Glickman, for instance, popularized the term, top of the key. He explained its roots. In the early days of the NBA, the three-second lane was a lot narrower than it is today. With the jump circle overlapping it around the free-throw line, the enlarged area had an appearance of a key. Perfect.
When I edited sports copy, there was a rule. All esoteric language was removed for three reasons. Many people don’t know what they mean, they’re trite and proper English makes for better copy.
Years ago, Kiner, Glickman, Elliot and Capossela described the action in a manner that individuals understood. So did former football coach John Madden, who explained plays in an amusing manner as a color commentator, first for CBS by using a TV version of a chalk board.
The late Red Auerbach, the great Hall of Fame basketball coach, made understanding complex plays easier, during halftime of network telecasts. He hosted Red on Roundball, four-minute instructional videos. Years ago, uninformed viewers didn’t have to be insiders to know what Dick Button meant when he was describing figure skating moves. He explained them.
Among the best of the current baseball broadcasters are Ron Darling and Keith Hernandez on New York Mets telecasts. For the benefit of the uninitiated, they often explain the basics or the finer points, doing so in understandable English and with occasional illustrations. Of all the baseball telecasts I have watched, I find them to be the best analysts. Darling, winner of an Emmy as Best Sports Analyst, is so good that in addition to the Mets, he is a national broadcaster for TBS and the MLB Network.
When it comes to creativity in sports broadcasting, the crown goes to Kevin Burkhardt, now a football and baseball announcer for Fox. During his 2007-2014 stint as the on-field commentator for the New York Mets, Burkhardt distanced himself from the trite, run of the mill commentators and delivered interesting out-of-the box features that were a delight to watch.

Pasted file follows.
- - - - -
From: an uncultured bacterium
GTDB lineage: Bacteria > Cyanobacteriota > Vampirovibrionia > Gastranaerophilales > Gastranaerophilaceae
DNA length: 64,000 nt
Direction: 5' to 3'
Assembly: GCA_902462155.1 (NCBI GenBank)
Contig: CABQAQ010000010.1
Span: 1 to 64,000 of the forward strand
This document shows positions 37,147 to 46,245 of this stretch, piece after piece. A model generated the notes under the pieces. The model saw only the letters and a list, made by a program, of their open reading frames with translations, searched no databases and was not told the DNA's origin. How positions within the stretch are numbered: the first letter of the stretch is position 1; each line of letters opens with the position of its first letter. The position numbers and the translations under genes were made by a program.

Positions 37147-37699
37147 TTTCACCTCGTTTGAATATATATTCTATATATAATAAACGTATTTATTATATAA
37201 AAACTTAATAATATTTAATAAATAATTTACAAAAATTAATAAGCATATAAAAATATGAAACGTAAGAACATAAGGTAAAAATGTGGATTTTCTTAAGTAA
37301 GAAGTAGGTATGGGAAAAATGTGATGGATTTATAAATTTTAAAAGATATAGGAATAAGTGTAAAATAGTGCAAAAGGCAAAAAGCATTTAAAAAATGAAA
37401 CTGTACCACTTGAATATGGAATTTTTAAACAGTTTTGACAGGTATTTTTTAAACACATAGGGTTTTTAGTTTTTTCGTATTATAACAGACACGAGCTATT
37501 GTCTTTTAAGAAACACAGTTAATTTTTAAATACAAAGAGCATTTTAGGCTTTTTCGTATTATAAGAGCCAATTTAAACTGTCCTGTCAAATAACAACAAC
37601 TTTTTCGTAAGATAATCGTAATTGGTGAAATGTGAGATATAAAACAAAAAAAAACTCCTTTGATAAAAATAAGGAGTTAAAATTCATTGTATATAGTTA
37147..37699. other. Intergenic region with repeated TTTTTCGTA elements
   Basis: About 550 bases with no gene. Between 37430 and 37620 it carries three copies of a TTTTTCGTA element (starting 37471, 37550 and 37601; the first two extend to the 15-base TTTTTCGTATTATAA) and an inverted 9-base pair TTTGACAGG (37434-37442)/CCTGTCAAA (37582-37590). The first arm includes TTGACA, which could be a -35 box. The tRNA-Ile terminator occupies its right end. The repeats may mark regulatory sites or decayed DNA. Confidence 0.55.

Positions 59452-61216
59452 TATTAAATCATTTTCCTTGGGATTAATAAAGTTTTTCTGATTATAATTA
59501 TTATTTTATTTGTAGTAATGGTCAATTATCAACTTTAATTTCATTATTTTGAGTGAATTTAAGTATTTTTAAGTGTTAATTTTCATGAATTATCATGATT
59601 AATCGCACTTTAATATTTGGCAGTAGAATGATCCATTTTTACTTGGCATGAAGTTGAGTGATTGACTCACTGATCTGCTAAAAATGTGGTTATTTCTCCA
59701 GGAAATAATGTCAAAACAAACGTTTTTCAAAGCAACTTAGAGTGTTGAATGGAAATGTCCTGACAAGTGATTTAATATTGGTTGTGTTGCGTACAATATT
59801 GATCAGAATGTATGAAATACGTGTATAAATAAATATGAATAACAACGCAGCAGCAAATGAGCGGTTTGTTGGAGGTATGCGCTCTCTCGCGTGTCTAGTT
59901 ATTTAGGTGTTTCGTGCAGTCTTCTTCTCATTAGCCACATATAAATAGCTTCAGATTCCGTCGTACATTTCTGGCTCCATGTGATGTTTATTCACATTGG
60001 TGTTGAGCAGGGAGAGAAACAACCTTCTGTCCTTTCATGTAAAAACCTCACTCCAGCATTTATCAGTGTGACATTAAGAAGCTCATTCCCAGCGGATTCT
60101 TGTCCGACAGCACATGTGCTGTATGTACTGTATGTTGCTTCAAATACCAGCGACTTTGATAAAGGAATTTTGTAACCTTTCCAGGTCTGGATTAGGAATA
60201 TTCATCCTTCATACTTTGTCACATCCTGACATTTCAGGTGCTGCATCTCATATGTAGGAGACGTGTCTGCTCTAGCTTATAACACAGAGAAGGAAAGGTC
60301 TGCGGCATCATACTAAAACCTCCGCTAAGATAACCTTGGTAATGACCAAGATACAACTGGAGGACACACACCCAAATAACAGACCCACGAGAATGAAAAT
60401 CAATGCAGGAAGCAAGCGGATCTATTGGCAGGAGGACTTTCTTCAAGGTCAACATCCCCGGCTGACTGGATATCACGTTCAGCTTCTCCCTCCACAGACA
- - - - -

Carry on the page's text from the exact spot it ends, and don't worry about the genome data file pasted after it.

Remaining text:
In my opinion, once an athlete becomes a sports broadcasting commentator, he or she should act like a journalist. Too many think they are still inside the dressing rooms instead of inside the announcer’s booth. They make excuses for players miscues or ignore unsportsmanlike-like conduct of those who have behaved badly. And, yes, they talk in elliptical sentences, understood by just some.
In an interview with Vin Scully in this publication a couple years ago, the man who was arguably the best baseball announcer ever had this to say:
“Today on TV you have the expert analyst who himself generally played the game. There’s a tendency to talk after every pitch or after every play. I don’t know. Maybe he has to justify his role, his reason for being in the booth.
“And today they get into areas where I am totally lost. They spend an awful lot of time on how to throw a certain pitch. I’m basically simple minded. If I’m watching a game, I don’t need to know how to throw a certain pitch.
“The launch angle! I heard that and it almost knocked me off the chair. Analytics have passed me by 100 miles by now.”
If Vin was baffled, how about the average fan?